Caught in a beam of torchlight, the eyes of the slender loris reflect back a striking glow. In an effort to better understand these shy, nocturnal primates, a team of researchers set out to the Western Ghats of India. The resulting paper: Moolah, Misfortune or Spinsterhood? The Plight of the Slender Loris (Loris lydekkerianus) in Southern India was published in the Journal of Threatened Taxa in January of 2013.
Forest walks and interviews with the Kani people, who live in close proximity to the lorises, supported evidence of a surprising new threat to the lorises: Photographers.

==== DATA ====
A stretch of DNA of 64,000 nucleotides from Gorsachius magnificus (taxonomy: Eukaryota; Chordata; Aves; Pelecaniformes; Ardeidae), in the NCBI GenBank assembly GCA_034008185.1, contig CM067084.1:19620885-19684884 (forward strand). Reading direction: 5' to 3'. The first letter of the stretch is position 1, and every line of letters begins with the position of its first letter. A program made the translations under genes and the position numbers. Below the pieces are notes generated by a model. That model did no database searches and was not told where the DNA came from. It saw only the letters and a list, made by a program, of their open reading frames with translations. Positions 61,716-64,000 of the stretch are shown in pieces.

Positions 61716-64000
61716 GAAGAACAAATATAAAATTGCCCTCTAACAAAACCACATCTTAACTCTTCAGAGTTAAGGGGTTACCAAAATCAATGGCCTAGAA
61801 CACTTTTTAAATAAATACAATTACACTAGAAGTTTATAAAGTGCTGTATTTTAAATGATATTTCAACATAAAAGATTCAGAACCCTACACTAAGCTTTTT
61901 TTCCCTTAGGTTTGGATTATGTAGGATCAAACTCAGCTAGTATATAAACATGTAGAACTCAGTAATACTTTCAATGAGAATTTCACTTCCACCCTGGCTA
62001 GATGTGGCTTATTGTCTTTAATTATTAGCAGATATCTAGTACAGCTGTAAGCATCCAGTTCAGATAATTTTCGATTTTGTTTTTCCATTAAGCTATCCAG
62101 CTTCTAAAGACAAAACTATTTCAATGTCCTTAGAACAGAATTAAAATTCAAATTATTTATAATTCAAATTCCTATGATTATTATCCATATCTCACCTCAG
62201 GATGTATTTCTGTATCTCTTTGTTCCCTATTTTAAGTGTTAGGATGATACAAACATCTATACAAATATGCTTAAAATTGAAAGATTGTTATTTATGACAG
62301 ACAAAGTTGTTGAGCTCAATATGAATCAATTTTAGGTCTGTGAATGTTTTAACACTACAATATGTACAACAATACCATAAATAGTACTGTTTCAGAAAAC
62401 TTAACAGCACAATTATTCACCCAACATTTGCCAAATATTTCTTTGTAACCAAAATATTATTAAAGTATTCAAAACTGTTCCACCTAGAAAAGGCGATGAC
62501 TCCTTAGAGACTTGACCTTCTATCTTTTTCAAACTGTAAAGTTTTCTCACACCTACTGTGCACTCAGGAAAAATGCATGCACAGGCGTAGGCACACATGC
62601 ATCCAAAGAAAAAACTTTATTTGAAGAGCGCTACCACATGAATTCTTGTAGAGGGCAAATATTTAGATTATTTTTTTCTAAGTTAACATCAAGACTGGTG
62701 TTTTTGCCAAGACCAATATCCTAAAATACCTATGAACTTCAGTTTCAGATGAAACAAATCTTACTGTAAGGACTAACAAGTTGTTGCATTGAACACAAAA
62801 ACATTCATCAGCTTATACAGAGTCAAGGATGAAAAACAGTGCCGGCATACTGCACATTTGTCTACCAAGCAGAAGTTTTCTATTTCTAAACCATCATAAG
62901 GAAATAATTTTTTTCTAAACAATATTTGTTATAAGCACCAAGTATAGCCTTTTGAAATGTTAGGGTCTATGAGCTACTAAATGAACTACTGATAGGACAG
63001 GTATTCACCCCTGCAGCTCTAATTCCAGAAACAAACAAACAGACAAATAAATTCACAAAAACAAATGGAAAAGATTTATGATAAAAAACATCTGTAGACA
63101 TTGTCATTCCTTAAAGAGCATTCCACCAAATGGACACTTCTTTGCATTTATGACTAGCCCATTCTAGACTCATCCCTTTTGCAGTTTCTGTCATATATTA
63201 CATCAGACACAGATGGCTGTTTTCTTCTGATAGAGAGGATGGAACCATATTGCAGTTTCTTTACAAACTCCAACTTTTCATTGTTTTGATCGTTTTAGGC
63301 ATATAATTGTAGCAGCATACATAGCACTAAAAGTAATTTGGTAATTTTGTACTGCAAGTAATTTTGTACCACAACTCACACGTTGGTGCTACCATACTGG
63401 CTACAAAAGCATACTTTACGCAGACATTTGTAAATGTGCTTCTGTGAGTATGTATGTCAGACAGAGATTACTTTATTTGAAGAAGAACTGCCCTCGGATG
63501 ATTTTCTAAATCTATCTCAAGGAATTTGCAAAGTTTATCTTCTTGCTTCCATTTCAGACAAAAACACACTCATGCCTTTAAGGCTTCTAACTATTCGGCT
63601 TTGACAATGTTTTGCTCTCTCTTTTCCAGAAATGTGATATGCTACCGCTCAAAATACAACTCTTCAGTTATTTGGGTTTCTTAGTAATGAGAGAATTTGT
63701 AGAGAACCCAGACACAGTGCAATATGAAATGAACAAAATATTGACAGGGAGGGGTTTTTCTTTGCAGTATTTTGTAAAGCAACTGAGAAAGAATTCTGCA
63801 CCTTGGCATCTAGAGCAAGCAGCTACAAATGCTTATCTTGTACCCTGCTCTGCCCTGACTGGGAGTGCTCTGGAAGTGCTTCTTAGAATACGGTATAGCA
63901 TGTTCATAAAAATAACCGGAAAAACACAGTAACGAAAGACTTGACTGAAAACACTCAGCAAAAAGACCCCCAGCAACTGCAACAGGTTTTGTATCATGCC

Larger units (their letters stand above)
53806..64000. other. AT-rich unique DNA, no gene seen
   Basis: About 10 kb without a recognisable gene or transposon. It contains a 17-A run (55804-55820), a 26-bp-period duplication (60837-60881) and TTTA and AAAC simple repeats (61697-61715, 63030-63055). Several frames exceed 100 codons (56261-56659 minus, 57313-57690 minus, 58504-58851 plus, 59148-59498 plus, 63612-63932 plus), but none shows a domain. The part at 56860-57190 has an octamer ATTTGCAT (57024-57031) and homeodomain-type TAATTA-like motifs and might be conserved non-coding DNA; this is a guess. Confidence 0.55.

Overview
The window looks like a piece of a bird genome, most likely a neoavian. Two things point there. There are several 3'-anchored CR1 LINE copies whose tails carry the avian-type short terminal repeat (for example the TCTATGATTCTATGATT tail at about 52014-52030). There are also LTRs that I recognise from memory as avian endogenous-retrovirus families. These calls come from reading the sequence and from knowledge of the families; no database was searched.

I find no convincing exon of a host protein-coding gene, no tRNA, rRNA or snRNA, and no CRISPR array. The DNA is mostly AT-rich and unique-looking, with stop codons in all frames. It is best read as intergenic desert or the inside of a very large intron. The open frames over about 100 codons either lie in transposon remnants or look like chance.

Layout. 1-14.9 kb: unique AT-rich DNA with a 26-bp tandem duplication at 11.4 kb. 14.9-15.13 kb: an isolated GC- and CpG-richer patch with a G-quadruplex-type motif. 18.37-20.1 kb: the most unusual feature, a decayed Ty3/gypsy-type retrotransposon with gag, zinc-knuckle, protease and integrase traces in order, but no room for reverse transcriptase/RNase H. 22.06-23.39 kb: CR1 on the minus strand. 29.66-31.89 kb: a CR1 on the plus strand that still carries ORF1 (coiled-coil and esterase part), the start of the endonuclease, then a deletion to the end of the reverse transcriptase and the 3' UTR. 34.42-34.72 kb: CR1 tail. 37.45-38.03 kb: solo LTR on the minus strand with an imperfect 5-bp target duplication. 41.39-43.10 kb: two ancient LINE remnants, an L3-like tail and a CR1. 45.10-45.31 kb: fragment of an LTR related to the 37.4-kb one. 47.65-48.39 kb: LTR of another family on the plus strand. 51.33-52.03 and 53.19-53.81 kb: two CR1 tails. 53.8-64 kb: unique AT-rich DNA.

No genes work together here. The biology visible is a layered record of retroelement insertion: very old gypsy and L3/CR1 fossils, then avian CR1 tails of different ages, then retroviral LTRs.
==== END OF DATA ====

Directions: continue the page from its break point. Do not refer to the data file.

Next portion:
Endemic to both the Eastern and Western Ghats, the gray slender loris is represented by two subspecies, Loris lydekkerianus lydekkerianus and Loris lydekkerianus malabaricus. These insectivorous animals are distributed throughout wet evergreen forests, particularly in scrub forests and plantations and occur in greatest abundance in disturbed areas. Both subspecies are listed as a Least Concern Species by the IUCN Red List, and protected under the Indian Wildlife Act.